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NYCAviation @NYCAviation
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There’s a lot going on in this #spacegif, and most of it is very wrong. So let’s talk about the story behind the failure of the Mercury-Redstone 1 launch. #AvGeek #Spacegeek
Mercury-Redstone 1 was intended as the first unmanned test flight to validate the Mercury capsule and the Mercury-Redstone launch vehicle that would eventually be used to launch Alan Shepard and Gus Grissom’s suborbital spaceflights.
There were 2 electrical cables connecting Mercury-Redstone 1 to the launchpad, 1 for power and grounding and the other for data. At liftoff, the data cable was supposed to disconnect first, followed by the power cable. Instead, the reverse happened.
With no electrical ground for a rocket that was still receiving control signals through the data cable, there was enough electricity to trigger the electrical relay that would normally command the rocket’s engine to shut down at the end of its burn.
Mercury-Redstone 1 flew about 4 inches and settled back onto its pad. It was upright and fully fueled, but it was no longer secured. Then, a rather odd sequence of events occurred.
With that engine shutdown relay now activated, several other spacecraft functions were now enabled. First, stage separation and the jettisoning of the (now normally unnecessary) launch escape system would be initiated immediately.
Now the stage separation system had an interlock to ensure that the rocket was accelerating at near zero Gs, thereby keeping the spent stage from colliding with the remainder of the spacecraft. Since acceleration was at 1 G on the ground, stage separation didn’t occur.
The launch escape system didn’t need such an interlock. Since it was rocket powered, there was no risk of a collision as the now unneeded tower rocketed away. So when the relay activated near the ground, the launch escape system jettisoned itself.
When the launch escape system was jettisoned, it also jettisoned the antenna fairing and enabled the parachute deployment system, which would automatically deploy the parachutes when at an altitude below 10,000 feet.
Current altitude of the Mercury capsule atop Mercury-Redstone 1: approximately 70 feet.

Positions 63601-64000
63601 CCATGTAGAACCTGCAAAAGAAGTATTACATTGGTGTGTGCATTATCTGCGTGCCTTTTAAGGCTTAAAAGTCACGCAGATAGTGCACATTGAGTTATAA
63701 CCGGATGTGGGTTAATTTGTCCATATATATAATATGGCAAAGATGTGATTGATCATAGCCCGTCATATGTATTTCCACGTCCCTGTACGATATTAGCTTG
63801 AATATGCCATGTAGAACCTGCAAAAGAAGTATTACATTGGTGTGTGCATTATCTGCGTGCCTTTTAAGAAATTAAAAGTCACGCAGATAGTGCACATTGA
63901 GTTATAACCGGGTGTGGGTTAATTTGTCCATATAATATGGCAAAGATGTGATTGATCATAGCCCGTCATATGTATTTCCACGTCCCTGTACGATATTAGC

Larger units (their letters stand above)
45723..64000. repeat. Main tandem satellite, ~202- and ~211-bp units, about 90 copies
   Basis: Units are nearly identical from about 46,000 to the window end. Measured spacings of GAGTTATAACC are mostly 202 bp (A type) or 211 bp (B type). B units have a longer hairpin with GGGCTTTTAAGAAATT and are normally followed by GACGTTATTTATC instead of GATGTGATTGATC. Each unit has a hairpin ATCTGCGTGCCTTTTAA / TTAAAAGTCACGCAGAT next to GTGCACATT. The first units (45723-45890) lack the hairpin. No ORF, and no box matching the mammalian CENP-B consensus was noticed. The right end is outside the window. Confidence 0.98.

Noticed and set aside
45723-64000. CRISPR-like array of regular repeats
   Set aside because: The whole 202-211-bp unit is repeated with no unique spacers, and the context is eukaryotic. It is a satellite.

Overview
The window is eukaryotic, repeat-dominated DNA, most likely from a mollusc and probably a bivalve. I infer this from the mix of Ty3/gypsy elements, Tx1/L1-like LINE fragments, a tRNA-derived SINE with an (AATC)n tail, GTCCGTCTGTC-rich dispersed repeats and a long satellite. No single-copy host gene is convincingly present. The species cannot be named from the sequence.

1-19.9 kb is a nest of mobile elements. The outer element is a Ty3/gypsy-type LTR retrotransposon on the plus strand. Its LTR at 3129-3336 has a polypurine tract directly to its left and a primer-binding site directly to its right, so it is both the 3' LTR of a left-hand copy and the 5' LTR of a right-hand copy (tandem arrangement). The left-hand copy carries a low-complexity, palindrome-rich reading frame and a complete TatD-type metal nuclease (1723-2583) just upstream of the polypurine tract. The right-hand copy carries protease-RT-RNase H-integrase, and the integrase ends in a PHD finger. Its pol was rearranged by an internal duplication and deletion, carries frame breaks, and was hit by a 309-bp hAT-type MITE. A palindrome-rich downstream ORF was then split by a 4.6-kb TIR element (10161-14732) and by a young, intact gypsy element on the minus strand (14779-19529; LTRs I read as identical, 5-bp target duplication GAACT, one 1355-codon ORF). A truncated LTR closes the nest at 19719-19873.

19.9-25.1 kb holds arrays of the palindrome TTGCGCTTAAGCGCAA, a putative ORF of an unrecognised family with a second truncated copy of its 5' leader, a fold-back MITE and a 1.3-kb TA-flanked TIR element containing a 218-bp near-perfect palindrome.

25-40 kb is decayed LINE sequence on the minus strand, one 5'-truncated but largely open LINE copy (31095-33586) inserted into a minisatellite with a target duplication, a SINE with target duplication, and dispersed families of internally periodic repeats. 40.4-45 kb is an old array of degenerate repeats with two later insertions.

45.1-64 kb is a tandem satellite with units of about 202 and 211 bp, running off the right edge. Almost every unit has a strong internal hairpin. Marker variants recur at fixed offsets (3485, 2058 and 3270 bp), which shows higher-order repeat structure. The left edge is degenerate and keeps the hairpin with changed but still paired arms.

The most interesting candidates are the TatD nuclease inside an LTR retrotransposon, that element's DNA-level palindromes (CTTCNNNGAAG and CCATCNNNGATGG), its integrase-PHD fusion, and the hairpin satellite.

The drogue parachute was deployed, followed by the main parachute. When the Mercury capsule didn’t sense that the parachutes were supporting the weight of the capsule, it assumed that the parachutes had failed and deployed the backups.
Now there was a rocket sitting on the launchpad, fully loaded with propellant and oxidizer, with 2 sets of parachutes dangling from it just waiting for a gust of wind to pull the whole thing over into an almost certain fireball.
Launch Control was at a loss for what to do. Numerous suggestions were made, all of which were rejected by Launch Director Chris Kraft as unsafe. This would lead Kraft to declare, “That is the first rule of flight control. If you don't know what to do, don't do anything."
Finally, one launch controller suggested they just wait until the liquid oxygen had boiled off. Kraft agreed that this was the safest course of action given that light winds were forecast. The next morning, the rocket was no longer at risk of exploding and it was safely secured.
The Mercury-Redstone 1 launch vehicle only sustained minor damage. It was sent for refurbishment, but was never launched. The Mercury capsule was refurbished with parts from other capsules, and was launched as part of the replacement Mercury-Redstone 1A mission.
Many lessons were learned from the failed launch. A strap that would electrically ground the rocket until all other electrical connections had been severed was added, thereby preventing a reoccurrence of the Mercury-Redstone 1 failure sequence.
There were also concerns that if the launch escape system jettisoned while on the pad, it could leave an astronaut stranded atop a fully fueled and unstable rocket. So a timer was added to prevent jettisoning it until the rocket was close to normal engine shutdown.
That way, should a failure occur during a manned flight, even one that never left the pad, the launch escape system was guaranteed to be available. Thanks so much for following along!
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